Fare avoidance
Fare avoidance, as distinct from fare evasion
Fare evasion
Fare evasion, as distinct from fare avoidance, is the act of travelling on public transport in disregard of the law and/or regulation, having deliberately not purchased the required ticket to travel . It is a problem in many parts of the world, and revenue protection officers operate on many systems...

is the lawful use of knowledge to travel using tickets which cost significantly less than the 'normal' fare for a given journey, which is what one might be expected to use. It has become somewhat of an art in some parts of the world with complex travel networks, notably the National Rail
National Rail
National Rail is a title used by the Association of Train Operating Companies as a generic term to define the passenger rail services operated in Great Britain...

 network of Great Britain
Great Britain
Great Britain or Britain is an island situated to the northwest of Continental Europe. It is the ninth largest island in the world, and the largest European island, as well as the largest of the British Isles...


Typical loopholes that lead to fare avoidance

Apart from mileage, some rail systems or airline
An airline provides air transport services for traveling passengers and freight. Airlines lease or own their aircraft with which to supply these services and may form partnerships or alliances with other airlines for mutual benefit...

s calculate fare based on an individual route's popularity and a host of other factors. Therefore, instead of a fare directly from A to B, a passenger may go from A to P and then P to B for less. This price advantage is more pronounced if P is en route between A and B.

Even if mileage is the sole factor in pricing apart from discounts, applicable to journeys exceeding a certain mileage, paradox may result for borderline cases. For example, a rail system practises a fare structure of $100 for the first 100 km and $6 for each additional 10 km. A ticket from A to B, 380 km apart, costs $268. If a discount of 15% applies to mileages exceeding 400 km only, a ticket from A to C, 420 km apart, would cost $292 × 85% = $248.2. A traveller may buy a ticket from A to C and alight at B, avoiding the $19.80.


In the case of the latter, privatisation has resulted in a highly complex fare structure, with passengers regularly mis-sold tickets, or not aware of the full entitlement a ticket gives them. Enthusiasts, and those with connections to the industry, use the Great Britain railway technical manuals to identify which fares offer best value. This often involves purchasing tickets for stations which one has no intention of actually visiting, for a number of reasons. Since rail journeys in Great Britain are not priced on distance, often it is cheaper to buy a ticket from A to D via B and C, solely to travel from B to C (in some cases A = B or C = D). UK train operators have responded by often levying stiff penalty fares on passengers who attempt to leave the train before their ticketed destination. When splitting a journey it is important to have separate tickets covering the exact start and finish destination of each leg. It is even possible for two or more legs to involve the same train with no need to alight.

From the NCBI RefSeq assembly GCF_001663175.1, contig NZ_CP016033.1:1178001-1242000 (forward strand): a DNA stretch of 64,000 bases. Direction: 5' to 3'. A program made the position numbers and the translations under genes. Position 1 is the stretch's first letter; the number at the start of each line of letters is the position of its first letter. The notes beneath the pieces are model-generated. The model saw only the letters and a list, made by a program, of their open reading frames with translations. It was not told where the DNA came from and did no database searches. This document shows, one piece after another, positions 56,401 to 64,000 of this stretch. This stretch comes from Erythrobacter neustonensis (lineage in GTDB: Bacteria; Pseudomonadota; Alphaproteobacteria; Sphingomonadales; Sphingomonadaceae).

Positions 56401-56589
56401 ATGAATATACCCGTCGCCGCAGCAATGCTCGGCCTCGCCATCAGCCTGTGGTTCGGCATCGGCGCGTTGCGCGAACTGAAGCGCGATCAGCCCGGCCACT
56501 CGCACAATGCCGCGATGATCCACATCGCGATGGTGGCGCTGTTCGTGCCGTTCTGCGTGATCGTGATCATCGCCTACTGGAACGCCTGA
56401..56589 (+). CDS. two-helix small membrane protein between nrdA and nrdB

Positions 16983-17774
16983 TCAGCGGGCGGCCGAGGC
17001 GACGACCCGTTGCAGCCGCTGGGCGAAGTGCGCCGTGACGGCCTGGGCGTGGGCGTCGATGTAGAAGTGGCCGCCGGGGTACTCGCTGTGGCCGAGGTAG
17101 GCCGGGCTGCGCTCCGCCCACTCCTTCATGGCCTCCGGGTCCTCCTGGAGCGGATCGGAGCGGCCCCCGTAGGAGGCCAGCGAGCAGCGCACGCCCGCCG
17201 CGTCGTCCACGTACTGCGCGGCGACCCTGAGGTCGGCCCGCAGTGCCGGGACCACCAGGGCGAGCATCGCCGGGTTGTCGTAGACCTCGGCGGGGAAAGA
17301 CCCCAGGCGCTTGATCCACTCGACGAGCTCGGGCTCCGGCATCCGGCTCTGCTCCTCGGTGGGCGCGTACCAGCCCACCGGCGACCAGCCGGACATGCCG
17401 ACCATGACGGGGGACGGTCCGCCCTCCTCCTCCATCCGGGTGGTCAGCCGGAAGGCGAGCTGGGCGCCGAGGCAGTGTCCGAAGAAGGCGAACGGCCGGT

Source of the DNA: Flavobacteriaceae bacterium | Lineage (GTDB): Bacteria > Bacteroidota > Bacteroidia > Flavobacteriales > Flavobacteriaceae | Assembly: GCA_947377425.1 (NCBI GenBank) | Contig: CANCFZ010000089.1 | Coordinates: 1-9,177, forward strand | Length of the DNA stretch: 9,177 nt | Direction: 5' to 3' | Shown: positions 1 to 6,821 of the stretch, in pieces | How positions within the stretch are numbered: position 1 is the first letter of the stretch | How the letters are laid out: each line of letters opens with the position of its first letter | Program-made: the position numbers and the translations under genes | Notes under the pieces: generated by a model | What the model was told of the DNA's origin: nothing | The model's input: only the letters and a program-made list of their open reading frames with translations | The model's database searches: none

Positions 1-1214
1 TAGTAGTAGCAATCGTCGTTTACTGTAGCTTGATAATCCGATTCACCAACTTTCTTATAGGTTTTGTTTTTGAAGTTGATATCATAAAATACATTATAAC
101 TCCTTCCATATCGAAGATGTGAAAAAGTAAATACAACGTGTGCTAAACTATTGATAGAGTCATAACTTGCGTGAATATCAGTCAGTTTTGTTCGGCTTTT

Hong Kong

In the MTR system
Mass Transit Railway is the rapid transit railway system in Hong Kong. Originally opened in 1979, the system now includes 211.6 km of rail with 155 stations, including 86 railway stations and 69 light rail stops...

 of Hong Kong
Hong Kong
Hong Kong is one of two Special Administrative Regions of the People's Republic of China , the other being Macau. A city-state situated on China's south coast and enclosed by the Pearl River Delta and South China Sea, it is renowned for its expansive skyline and deep natural harbour...

, Lo Wu and Lok Ma Chau Station of East Rail Line serve as checkpoints for rail passengers between Hong Kong and mainland China
Mainland China
Mainland China, the Chinese mainland or simply the mainland, is a geopolitical term that refers to the area under the jurisdiction of the People's Republic of China . According to the Taipei-based Mainland Affairs Council, the term excludes the PRC Special Administrative Regions of Hong Kong and...

 and vice-versa. Passengers using these stations will be charged departure/arrival tax which is included in the fare. However, if a passenger travels to/from stations from urban area (on or before Kowloon Tong), it is possible to save money by splitting the journey into 2 legs. For example, travelling directly from Hung Hom to Lo Wu costs HK$31.30. If the passenger exits and enters again at Sheung Shui Station, the journey costs HK$27.70 (Hung Hom - Sheung Shui: HK$8.20, Sheung Shui - Lo Wu: $19.50), which is HK$3.60 lower than the direct journey.
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